The proud cares not for the company of his equals, and therefore can never have a friend; for friendship never couples creatures of different species; and such are the very high, and the very low. It is but one and the same pride that makes some men so fond of associating with their inferiors, that they may be always flattered and submitted to; and others, with those above them, that they may appear to the lower part of the world to be persons of eminence, by the company they consort with. To this end they bear with the grossest indignities from the great, that they may appear great to the little, and to the vulgar. They submit, like slaves, to the most scurvy treatment from those above, that, while they hang by them, they may tread with disdain on their equals and inferiors. This is but a pitiful sort of grandeur. It is generally in this class of men that pride begets jealousy and envy, the lowest and basest of its offspring. The envious man hath a great abundance of pride, but not enough to hinder him from perceiving, that others have more merit than himself; and therefore, as he cannot raise himself to a level with them, he uses all his endeavours to pull them down, by detraction, to the low situation of esteem where his own want of worth hath riveted him. He cannot rise; nor can he bear that any one should be above him in the opinion, perhaps, of those, whose esteem, after all, is not worth the having, because they cannot judge.
The proud man cares not for the company of wise men, because they outshine him in conversation. Nay, he is very unwilling to advise with them, unless in cases of extremity, because their judgments overtop his. There is nothing he is so vain of as of his understanding; for which reason, if another happens to advise him to that which he was about to do of himself, he will rather change his measures, than seem in the least to have leaned on the judgment of another. This is an infinite disadvantage to him; because, while the humble hath all the sensible people of his acquaintance to improve by, and to form a council of, the proud is always growing more weak and foolish, by means of the fools he associates with, and assimilates himself to. In such affairs
as are too delicate and difficult for his understanding, he is left entirely to himself, and stands alone ; while people too wise or cunning for him, are pushing at him.
him. He walks alone through a path he sees not a single step of; for nothing is so blind as pride. From hence proceed his frequent falls and blunders, which bring on him the ridicule of all who know him : “Seest thou a man who is wise in his own conceit? There is more hope of a fool than of him; for, thinking himself wise, he becomes foolish ;' and falls, of course, into the contempt of every body but himself.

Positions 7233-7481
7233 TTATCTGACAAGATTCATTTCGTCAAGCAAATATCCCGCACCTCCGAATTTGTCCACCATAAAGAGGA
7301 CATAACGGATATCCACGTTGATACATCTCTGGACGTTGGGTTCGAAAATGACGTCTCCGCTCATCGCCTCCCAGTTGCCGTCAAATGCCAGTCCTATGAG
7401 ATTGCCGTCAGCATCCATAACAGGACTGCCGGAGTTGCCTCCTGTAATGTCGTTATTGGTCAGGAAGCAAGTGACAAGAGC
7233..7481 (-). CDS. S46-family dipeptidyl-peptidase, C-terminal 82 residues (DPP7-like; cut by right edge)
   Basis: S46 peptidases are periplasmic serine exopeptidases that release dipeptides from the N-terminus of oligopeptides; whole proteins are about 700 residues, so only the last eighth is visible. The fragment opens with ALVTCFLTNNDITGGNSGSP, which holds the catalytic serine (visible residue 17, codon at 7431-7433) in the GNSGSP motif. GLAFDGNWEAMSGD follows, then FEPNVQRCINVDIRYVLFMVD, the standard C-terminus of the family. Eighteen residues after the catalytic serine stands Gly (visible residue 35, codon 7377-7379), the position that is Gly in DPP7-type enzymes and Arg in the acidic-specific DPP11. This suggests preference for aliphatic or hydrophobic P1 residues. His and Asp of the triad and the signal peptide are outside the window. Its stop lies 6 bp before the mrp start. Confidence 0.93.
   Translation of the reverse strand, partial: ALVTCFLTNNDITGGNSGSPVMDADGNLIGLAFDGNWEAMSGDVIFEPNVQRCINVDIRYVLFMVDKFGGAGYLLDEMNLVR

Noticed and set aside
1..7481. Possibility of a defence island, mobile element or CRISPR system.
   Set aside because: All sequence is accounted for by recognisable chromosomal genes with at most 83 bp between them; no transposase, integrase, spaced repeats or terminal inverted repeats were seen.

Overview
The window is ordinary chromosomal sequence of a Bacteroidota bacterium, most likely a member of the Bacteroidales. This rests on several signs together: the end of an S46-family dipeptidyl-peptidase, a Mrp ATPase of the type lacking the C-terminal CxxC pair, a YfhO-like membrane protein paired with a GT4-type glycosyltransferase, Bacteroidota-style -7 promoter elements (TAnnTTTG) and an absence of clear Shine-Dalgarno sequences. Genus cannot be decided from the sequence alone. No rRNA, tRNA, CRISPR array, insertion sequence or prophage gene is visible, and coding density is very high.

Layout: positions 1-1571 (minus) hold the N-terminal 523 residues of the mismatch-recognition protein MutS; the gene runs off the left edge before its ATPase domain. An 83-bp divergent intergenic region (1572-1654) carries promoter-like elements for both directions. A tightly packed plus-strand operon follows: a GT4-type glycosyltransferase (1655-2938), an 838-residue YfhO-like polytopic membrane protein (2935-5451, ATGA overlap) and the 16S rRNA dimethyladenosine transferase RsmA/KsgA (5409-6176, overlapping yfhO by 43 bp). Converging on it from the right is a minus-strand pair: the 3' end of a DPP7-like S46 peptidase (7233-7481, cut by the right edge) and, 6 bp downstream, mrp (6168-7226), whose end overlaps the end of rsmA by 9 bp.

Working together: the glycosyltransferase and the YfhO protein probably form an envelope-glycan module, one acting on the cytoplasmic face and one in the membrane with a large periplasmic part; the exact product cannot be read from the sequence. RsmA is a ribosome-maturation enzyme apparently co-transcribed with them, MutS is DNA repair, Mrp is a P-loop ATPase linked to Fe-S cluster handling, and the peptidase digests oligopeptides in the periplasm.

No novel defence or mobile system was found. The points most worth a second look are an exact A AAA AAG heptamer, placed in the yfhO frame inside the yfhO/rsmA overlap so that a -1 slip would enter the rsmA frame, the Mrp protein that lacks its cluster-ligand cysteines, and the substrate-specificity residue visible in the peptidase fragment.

Nothing hinders improvement in knowledge so much as pride. It will not bear conviction; for that is to be outdone. It will not bear information; for you can tell it nothing it did not know before. It neglects useful knowledge, because common; and hunts for strange, for curious, articles of learning, to make a figure with. This sort of pride is called conceit; and is rather troublesome than hurtful, unless in matters of religion, where it does a world of mischief, and is the spring of almost all the heresies and schisms that have ever pestered the church. When two conceited persons happen to fall into a religious dispute, be it about a matter of consequence, or a trifle, about the necessity of revelation, or the length of Paul's cloak,they will so manage it, as to go still farther and farther from truth, and lay the foundation of a bitter and lasting enmity, which all the wisdom and charity of religion shall never be able to reconcile.
The things of the world, that are most apt to tempt us to pride, are, at the same time, the most disposed to mortify it. Some fools are vain of their families; but it is hard to tell for what reason. They cannot glory in the bad actions of their ancestors, and their good ones are but a reproach to their follies and vices. Is it only because they were rich, that their posterity are so vain? If this be the case, why do they not think more highly of him, who is now raising a fortune, than of themselves, who have squandered one away? Although they despise the man who is lately grown rich, because his ancestors were poor; yet their whole compliment is paid to riches, without at all considering whether the fortunes made by their ancestors were not scraped together by the most infamous frauds, and the most cruel op